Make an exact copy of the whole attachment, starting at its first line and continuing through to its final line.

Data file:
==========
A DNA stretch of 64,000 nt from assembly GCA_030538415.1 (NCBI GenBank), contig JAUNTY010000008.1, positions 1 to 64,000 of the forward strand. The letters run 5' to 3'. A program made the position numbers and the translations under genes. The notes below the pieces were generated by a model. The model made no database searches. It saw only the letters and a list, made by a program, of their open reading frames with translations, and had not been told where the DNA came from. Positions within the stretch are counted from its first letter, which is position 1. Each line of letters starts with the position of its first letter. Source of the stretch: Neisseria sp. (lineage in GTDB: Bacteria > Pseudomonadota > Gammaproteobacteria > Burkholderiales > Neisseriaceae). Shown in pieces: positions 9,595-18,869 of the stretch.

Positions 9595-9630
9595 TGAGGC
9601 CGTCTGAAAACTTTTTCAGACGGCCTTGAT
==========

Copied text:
A DNA stretch of 64,000 nt from assembly GCA_030538415.1 (NCBI GenBank), contig JAUNTY010000008.1, positions 1 to 64,000 of the forward strand. The letters run 5' to 3'. A program made the position numbers and the translations under genes. The notes below the pieces were generated by a model. The model made no database searches. It saw only the letters and a list, made by a program, of their open reading frames with translations, and had not been told where the DNA came from. Positions within the stretch are counted from its first letter, which is position 1. Each line of letters starts with the position of its first letter. Source of the stretch: Neisseria sp. (lineage in GTDB: Bacteria > Pseudomonadota > Gammaproteobacteria > Burkholderiales > Neisseriaceae). Shown in pieces: positions 9,595-18,869 of the stretch.

Positions 9595-9630
9595 TGAGGC
9601 CGTCTGAAAACTTTTTCAGACGGCCTTGAT